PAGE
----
“It’s been a long time for us keeping secrets we’ve been trying to keep,” Quantic Dream’s CEO and founder David Cage tells the assembled journalists crammed in a dark mocap studio to see a presentation of “Beyond: Two Souls.” That time and effort meant a new engine, a new, UI-light, contextual style of gameplay from the “Indigo Prophecy” and “Heavy Rain” developer.
During the hands-off guided tour of “Beyond,” Cage seemed to prime us all for our time with a brief pre-beta demo later in the day, setting our expectations for how the studio’s new piece of interactive fiction would play out. Not playing the game and hearing Cage talk about it was instructive in its own strange way: we go to learn about some of the new tech and (most importantly) see and understand how almost pathologically Cage and his team are driven by visual fidelity and getting out of the player’s way in their new game.
“We’ve tried to create a unique experience that’s based on different paradigms from other games,” Cage effuses early on, laying out his team’s philosphy through a series of PowerPoint slides (he promises that we’ll get to the juicy stuff soon). “Beyond” is a heavily interdisciplinary game with an emphasis on cinematic talent, involving a large camera team, hundreds of minutes of motion capture, and Hollywood talent in actors Ellen Page and Willem Dafoe top-lining the supernatural thriller (television veteran Kadeem Hardison was featured in one scene as “Cole,” a worker at the research facility where Jodie is being kept as a child).
Since the initial E3 reveal last year, Quantic Dream has been selling “Beyond” as a slice of heroine Jodie’s life alongside her spectral companion Aiden. That slice will encompass 15 years, following Jodie at aged 8 to 23 told in what Quantic Dream is describing as “chronological disorder,” requiring over 40 different versions of Page’s character from childhood to adulthood. This means that Jodie will have a different look in each scene (among the game’s cinematic aspirations, Cage name checks “Memento” here, saying his team wants to play with ideas of memory and time).
Cage wants to assure everyone that Dafoe and Page’s involvement isn’t marketing-driven, that neither performer was simply thrown into a booth and required to repeat endless voice over loops. Instead, Quantic Dream used a process more in line with “Rise of the Planet of the Apes,” using extensive performance capture via wireless rigs with the game’s cast (including 300 characters shot over 12 months) performing at Quantic Dream’s in-house mocap studio.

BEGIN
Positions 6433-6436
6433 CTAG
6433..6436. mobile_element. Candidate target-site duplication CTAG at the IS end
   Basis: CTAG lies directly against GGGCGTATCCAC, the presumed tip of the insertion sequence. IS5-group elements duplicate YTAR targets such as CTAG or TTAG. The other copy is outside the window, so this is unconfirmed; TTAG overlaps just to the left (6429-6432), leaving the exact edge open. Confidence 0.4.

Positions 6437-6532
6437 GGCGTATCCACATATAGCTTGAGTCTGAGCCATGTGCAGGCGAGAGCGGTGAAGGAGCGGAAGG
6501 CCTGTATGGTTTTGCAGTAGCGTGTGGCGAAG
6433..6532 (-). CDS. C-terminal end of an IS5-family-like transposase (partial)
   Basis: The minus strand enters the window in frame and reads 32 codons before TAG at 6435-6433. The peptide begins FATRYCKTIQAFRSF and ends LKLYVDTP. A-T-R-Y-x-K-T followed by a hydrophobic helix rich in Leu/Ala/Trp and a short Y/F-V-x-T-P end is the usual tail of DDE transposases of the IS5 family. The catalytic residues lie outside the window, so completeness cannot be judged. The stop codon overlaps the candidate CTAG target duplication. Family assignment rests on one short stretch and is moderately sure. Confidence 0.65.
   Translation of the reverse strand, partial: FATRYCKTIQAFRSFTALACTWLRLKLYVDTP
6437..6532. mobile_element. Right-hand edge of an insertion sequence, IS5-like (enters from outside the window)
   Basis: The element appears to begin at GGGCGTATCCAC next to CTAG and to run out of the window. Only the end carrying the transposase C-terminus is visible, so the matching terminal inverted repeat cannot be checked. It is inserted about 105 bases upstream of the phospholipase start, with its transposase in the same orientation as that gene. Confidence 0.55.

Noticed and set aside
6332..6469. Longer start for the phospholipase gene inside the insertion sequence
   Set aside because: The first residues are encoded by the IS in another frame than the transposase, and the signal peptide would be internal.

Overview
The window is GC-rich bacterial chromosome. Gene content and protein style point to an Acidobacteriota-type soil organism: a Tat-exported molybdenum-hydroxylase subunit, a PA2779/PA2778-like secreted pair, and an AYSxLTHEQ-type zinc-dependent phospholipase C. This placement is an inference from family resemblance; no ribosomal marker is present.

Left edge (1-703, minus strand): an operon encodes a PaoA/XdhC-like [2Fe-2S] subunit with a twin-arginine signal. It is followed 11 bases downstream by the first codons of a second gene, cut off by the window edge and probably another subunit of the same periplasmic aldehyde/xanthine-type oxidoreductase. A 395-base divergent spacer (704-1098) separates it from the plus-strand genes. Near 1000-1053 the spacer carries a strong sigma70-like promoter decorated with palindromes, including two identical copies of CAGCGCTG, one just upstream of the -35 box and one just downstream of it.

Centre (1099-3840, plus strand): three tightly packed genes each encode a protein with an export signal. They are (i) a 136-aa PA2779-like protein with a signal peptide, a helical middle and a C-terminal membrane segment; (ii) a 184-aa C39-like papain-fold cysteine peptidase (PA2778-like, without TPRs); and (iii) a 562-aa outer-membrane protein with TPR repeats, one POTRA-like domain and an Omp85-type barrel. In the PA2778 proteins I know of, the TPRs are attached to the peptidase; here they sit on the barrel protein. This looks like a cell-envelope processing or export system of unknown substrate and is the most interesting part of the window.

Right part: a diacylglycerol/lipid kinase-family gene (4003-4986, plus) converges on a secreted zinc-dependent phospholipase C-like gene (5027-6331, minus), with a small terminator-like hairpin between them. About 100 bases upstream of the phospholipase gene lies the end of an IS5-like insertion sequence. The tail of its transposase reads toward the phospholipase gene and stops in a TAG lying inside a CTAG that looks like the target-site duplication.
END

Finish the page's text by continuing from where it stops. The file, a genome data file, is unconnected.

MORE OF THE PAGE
There’s a defensiveness to Cage’s presentation for “Beyond”–which is currently somewhere between its alpha and beta–he’s aware that the first question he’ll get is “how will it play” and he knows that Quantic Dream will have to deal with concerns that their latest is simply an extended interactive cutscene. Cage has said before that the E3 presentation, where Jodie is being chased by gun-toting men, isn’t necessarily representative of the overall experience–it’s not one long series of chases. The gameplay will instead allow players to control both Jodie and Aiden throughout the course of their 15 years together, the source and motives of the sometimes jealous spirit part of the mystery of “Beyond.”
But he feels like his studio has answered that criticism already with 2010’s “Heavy Rain” which, like “Beyond” utilizes a context-sensitive set of controls and animations, which Cage hastens to explain aren’t QTEs (in fact, “Beyond” seems to eschew fail states altogether). “Beyond” evolves beyond the UI-heavy “Heavy Rain” with a mostly UI-free interface. Since the action in “Beyond” isn’t reliant entirely on, well, action, that allows Quantic Dream create free interactions with the environment. If you see a little white dot above or near something or someone, you can flick the right stick on the controller to allow Jodie to use it in some way.
Jodie is controlled in the third person, Aiden in first, the latter able to slip through walls, and interact with objects (from possession to killing enemies). In case you’re worried about getting disoriented, the spirit is bound to Jodie by an electric blue cord, and she’s easily identifiable wherever she is in the environment. Interestingly, Cage promises that the player can unleash Aiden at any time.
Without the interface for Jodie, the player will have to make best guesses about how to interact with a scene, Cage showing us a video of Page’s character as a young adult sparring in a boxing ring requiring the player’s contextual left and right inputs to come out on top in a match with a brawny bruiser. The action slows down bullet time-style to allow the player time to choose their input. Movement uses a traditional control scheme, with the player navigating the environment using the left analog stick.